(The second Polyclinic is located in Thessaloniki.) It is at this location
in Athens that the inflow of people who have no access to the pub-
lic health system gathers. Greeks and foreigners, people who may be
our next door neighbours, are trying to regain the basic right to health
carethat the public health system has denied them! Staff and volun-
teers of PRAKSIS (doctors, nurses, social workers, psychologists, so-
cial anthropologists, sociologists, pharmacists) are trying to provide
medical care to that part of the population that cannot be taken into
the national health system. People – victims of a system that considers
them “burdens” of an extended austerity plan. PRAKSIS shields the
health of these people and at the same time serves as a witness to the
infringement of their rights, such as that of “life subsistence”.
Six days of terror
In the early hours of 14 January, unidentified assailants fired Kalash-
nikov rifles at the offices of the ruling party, New Democracy, in Syn-
grou Street. Only six days later, public attention was again transfixed:
this time, the target was the shopping center “The Mall.” The explo-
sion happened Sunday morning, and despite a warning telephone call,
two employees were injured. This terrorist attack saw the limelight of
publicity!At the same moment, on those same days, some refugees
were taken to hospital covered in blood. The flagrant violation of their
human rights never made the front pages. Their deaths wouldn’t con-
cern public opinion. The incidents of racism and violence are, howev-
er, the purpose and cause of the Network “1against racism”, of which
PRAKSIS is a member, together with 150 or more entities, NGOs and
New measures and an apology
Three omnibus bills were passed through Parliament during the year.
On 14 January, the first passedregarding changes to the labor market.
On 26 April, a second was voted upon that would lead to upheavalsin
a number of professions. The third omnibus bill, for dismissals in the
public sector, passed on 18 July.
There was, however, an “apology.” The IMF acknowledged what was
commonly felt. That the “medicine” prescribed to the Greek economy
was wrong. On 21 January, Paul Thomsen himself admitted that the
austerity programs were wrongly calibrated. While at the political level
they spoke of “errors” or “correct” prescriptions, at the same time, our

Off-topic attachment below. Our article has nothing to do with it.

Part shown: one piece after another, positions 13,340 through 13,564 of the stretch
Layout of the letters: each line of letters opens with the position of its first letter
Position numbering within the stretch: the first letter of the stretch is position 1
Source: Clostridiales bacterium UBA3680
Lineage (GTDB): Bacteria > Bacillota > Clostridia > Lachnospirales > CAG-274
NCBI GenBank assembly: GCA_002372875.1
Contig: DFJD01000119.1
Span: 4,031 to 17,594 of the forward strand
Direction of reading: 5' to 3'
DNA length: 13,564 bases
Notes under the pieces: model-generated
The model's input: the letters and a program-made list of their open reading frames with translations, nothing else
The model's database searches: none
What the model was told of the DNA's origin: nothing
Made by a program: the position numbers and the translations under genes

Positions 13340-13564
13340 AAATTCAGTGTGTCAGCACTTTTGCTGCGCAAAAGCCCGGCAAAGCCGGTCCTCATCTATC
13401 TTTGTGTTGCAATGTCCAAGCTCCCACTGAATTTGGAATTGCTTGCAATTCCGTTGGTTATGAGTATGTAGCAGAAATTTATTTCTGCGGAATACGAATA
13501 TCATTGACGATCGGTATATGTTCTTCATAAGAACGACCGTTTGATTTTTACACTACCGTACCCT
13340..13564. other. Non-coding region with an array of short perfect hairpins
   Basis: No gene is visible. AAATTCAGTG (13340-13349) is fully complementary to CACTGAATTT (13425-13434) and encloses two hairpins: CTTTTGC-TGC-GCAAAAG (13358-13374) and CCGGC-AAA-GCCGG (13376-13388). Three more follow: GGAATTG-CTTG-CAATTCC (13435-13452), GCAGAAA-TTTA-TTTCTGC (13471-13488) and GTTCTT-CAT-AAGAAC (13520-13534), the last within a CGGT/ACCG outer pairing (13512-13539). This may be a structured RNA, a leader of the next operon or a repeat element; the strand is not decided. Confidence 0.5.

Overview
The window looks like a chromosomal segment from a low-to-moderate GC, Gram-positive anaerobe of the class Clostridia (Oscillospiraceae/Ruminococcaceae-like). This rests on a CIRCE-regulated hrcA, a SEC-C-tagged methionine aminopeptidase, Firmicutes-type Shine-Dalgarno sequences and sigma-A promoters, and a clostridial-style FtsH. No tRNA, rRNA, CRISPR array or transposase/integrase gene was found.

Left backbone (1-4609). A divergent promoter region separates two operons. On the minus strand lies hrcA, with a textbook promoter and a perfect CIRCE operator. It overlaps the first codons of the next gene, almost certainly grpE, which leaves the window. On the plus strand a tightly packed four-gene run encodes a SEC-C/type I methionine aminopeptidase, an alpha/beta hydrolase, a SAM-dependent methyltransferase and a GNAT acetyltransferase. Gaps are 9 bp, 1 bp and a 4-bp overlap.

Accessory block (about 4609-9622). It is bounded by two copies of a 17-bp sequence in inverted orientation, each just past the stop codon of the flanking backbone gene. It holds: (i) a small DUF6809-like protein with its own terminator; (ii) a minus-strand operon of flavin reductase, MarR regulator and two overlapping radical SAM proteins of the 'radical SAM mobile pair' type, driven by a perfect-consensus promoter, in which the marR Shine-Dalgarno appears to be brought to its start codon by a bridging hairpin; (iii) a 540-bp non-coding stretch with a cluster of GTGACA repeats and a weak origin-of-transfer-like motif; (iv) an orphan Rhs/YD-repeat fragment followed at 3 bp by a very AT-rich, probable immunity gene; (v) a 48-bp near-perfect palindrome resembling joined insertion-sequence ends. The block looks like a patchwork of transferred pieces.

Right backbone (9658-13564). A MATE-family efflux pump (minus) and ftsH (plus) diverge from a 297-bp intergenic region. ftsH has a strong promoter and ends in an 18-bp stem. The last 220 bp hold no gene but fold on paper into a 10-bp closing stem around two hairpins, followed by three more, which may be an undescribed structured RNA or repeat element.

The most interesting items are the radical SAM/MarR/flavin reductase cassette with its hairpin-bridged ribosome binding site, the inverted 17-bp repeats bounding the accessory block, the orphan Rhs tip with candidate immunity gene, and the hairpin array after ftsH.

fellow citizens faced extreme poverty. Somewere living without elec-
tricity, while others faced eviction due to their inability to pay their bills.
PRAKSIS has attempted to create a safety net for these affected
groups. The program “SYN STO PLIN” implemented the alternative
proposal of a “minimum guaranteed income” (a measure for which civil
society organizations and their secondary organization, the Greek Net-
work Against Poverty – of which PRAKSIS currently holds the position
of Vice-chairman – have struggled for 10 years).
The “prescription” that PRAKSIS implements for 650 families each
month (in Athens and Thessaloniki)is a preventative program that not
only ”extinguishes fires,” but chiefly reintegrates the breadwinners of
the households back into the labor market. The wide range of services
that are offered (legal counseling, financial education, and vocational
guidance) create a safety net for 2.500 families on an annual basis,
who, under other circumstances would be in danger of losing their
homes and being added to the 3.500 or more homeless (in Athens
alone) for which PRAKSIS runs Homeless Day Centers in Athens, Pi-
reaus and Thessaloniki. The program SYN STO PLIN (which is financed
by the Stavros Niarchos Foundation)gives answers andprovides solu-
tions to a large part of the population at risk.
Hands up for a few vegetables
An image of poverty and destitution in Athens of 2013 was shown all
over the world. Producers and sellers of local markets set up their stalls
outside the Ministry of Agricultural Development and gave away their
products to passers-by free of charge. Hundreds of citizens crowded
around to take a few fruits and vegetables. Each time a sack of pro-
duce was raised in the air, dozens of hands reached out to grab it and
the Greece of 2013 returned to the Greece of decades past.
It is these situations, in which human dignity is at risk daily, that PRAK-
SIS is constantly struggling to reverse, and to stand up for human
rights. During 2013, the Advocacy Officehas had to intensify its efforts
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